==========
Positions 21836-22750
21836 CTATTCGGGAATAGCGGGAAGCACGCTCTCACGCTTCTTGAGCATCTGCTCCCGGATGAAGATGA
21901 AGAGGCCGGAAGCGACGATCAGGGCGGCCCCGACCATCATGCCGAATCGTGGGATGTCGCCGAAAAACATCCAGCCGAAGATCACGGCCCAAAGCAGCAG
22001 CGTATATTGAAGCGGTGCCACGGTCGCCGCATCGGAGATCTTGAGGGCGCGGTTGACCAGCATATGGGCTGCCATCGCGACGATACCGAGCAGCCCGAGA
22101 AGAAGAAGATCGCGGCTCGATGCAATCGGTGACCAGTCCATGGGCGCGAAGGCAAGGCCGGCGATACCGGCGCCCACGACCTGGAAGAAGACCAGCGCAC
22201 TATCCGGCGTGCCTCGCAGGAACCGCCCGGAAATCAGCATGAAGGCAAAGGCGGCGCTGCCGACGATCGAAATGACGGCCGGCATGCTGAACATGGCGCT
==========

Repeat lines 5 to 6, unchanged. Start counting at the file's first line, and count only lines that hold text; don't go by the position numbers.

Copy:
22101 AGAAGAAGATCGCGGCTCGATGCAATCGGTGACCAGTCCATGGGCGCGAAGGCAAGGCCGGCGATACCGGCGCCCACGACCTGGAAGAAGACCAGCGCAC
22201 TATCCGGCGTGCCTCGCAGGAACCGCCCGGAAATCAGCATGAAGGCAAAGGCGGCGCTGCCGACGATCGAAATGACGGCCGGCATGCTGAACATGGCGCT